REAL TALK: It's not always a Merry Christmas

Yesterday I went to church and I sat and looked at all of the beautiful Christmas decorations. I watched as the children lit the Advent candles in the homemade wreath and listened to the scripture and sermon as we prepare to celebrate Jesus’s birth.


I thought of all of the plans and all of the upcoming festivities. I reflected on how much more fun the holidays seem to be now that Owen and August are getting a little older and are starting to understand who we are celebrating. We’re blessed  that we have family close by and that we’ll be able to celebrate with many of them throughout this holiday season.


But, as I reflected on this upcoming holiday season with excitement, it got me thinking about the times that it has not always been a merry experience. When I was 17 I unexpectedly lost my Grandpa (two days before Christmas). This was not only the first loved one that I have ever lost, but one of my closest relatives. I still think of him everyday, and many days I wish that he was here, so Owen and August would be able to know and love him like I did.


Fast forward years later, I lost my other grandpa the week after Thanksgiving. Again, during that happy holiday season, I grieved and mourned a man who meant so much to me. A man who always made me feel special, took the time to listen to me, and always made me feel loved — even though it was hard for him to say.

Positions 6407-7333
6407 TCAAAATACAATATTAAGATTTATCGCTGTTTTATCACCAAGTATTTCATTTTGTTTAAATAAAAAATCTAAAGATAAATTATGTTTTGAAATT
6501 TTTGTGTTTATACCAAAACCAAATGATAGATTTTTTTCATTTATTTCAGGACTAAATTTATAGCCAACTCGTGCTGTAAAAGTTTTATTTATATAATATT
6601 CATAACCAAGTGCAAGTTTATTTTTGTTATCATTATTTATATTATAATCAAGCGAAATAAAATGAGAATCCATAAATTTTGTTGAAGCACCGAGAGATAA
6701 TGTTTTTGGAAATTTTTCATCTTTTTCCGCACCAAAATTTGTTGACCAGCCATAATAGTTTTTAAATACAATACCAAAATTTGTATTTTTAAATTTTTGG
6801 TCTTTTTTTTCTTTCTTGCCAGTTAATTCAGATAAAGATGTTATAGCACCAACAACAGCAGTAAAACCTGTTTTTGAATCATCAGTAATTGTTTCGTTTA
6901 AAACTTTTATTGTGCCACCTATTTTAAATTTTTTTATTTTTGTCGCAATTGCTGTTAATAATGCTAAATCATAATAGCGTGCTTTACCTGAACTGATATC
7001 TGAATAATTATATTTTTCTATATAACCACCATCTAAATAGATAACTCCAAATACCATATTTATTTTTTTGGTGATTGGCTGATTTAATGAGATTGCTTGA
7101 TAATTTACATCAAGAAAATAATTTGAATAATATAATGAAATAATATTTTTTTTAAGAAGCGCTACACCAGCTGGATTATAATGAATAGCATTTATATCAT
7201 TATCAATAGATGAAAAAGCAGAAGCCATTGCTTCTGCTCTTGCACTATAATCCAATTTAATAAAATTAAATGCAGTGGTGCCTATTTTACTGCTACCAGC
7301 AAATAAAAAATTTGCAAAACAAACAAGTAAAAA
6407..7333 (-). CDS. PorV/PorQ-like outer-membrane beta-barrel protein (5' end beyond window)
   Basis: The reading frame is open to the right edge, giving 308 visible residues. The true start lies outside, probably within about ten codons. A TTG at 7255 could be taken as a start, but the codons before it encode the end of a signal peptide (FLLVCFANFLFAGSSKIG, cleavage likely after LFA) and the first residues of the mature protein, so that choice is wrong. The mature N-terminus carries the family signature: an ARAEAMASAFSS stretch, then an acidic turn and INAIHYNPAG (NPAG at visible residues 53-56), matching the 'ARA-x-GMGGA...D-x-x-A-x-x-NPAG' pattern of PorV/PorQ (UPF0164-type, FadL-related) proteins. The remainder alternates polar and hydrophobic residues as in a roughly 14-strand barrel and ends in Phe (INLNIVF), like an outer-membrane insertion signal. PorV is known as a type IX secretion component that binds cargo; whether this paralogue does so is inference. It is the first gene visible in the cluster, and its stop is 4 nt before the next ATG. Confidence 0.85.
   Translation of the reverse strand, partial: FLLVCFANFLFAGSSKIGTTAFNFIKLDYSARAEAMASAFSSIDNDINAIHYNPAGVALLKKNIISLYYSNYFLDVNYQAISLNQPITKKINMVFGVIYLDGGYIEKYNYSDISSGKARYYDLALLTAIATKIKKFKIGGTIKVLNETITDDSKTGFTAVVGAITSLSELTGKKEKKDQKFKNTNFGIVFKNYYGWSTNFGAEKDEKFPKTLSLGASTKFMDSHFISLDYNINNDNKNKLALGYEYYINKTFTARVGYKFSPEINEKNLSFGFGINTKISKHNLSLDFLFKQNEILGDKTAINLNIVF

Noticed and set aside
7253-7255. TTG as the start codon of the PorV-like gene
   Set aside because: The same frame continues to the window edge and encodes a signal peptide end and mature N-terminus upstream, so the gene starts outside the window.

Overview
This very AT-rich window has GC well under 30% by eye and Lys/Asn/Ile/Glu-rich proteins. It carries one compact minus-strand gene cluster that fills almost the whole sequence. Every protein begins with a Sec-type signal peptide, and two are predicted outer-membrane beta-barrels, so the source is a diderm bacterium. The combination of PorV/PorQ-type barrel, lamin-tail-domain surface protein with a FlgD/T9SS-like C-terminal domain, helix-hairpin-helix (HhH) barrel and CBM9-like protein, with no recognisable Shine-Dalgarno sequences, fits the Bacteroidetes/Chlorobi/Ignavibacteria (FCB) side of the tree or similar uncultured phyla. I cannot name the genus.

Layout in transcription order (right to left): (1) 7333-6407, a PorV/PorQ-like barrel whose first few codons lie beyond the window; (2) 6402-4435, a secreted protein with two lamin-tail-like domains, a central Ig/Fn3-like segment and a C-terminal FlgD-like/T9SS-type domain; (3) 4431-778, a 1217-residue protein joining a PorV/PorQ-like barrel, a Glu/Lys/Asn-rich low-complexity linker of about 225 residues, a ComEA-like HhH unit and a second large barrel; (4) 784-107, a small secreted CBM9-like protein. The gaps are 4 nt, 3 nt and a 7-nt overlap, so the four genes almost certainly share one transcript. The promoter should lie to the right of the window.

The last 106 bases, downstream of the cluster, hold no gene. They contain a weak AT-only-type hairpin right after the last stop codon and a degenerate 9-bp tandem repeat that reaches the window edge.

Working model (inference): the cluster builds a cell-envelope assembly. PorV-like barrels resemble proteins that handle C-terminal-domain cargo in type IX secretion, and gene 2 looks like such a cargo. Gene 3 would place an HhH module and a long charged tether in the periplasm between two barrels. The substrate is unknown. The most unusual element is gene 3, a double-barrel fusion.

And this year...this will be our first year celebrating Christmas without my sister-in-law, Tera. It was the first year that I didn't receive their family's Christmas card the day after Thanksgiving. It will be the first year that I won't have my special almond sugar cookies on the table from Tera. It will be the first year that Tera won't be at our side on Christmas Eve with her huge smile.



So, I know how it feels to celebrate the holidays in all their merriment while my heart feels uneasy and heavy with grief. It got me thinking about how many other people out there might be feeling this way this holiday season. Many people have said that this year has been trying and difficult. People have been feeling so much loss. Some have lost family members, long-term relationships, or even a job. Maybe one of these situations describes yours.


Maybe you or someone you love is grieving the ideal family that you yearn to have, but don’t. To add salt to the wound you’re confronted with the many highlight reels on so many social media channels. Maybe this is the first year that you won’t be able to afford to buy your children all of their heart’s desires. Whatever might be weighing on your heart, or a loved ones heart, I encourage you to be gentle with yourself and sensitive to those around you. Maybe take a closer look around you and think if there’s someone who might just need a little extra love this season. Maybe it’s a special hand-written note, or an invitation to a Christmas party, or maybe it’s simply a phone call on Christmas day wishing them a happy holiday.


I hope that many of you are finding yourself full of joy this season and I hope that if you’re not that you’ll still be able to find peace and hope. Remember that even though we may be bombarded with all the lights, decorations, sales, food, etc., the real reason to celebrate is Jesus’s birth! God brought his son to Earth to teach us to have faith, hope, and to love each other, but ultimately Jesus brought us all salvation. I hope that we are all able to hold onto the true meaning of this season!


I'll leave you with some childlike hope and joy!



Blessings to you and your family,

Jenna

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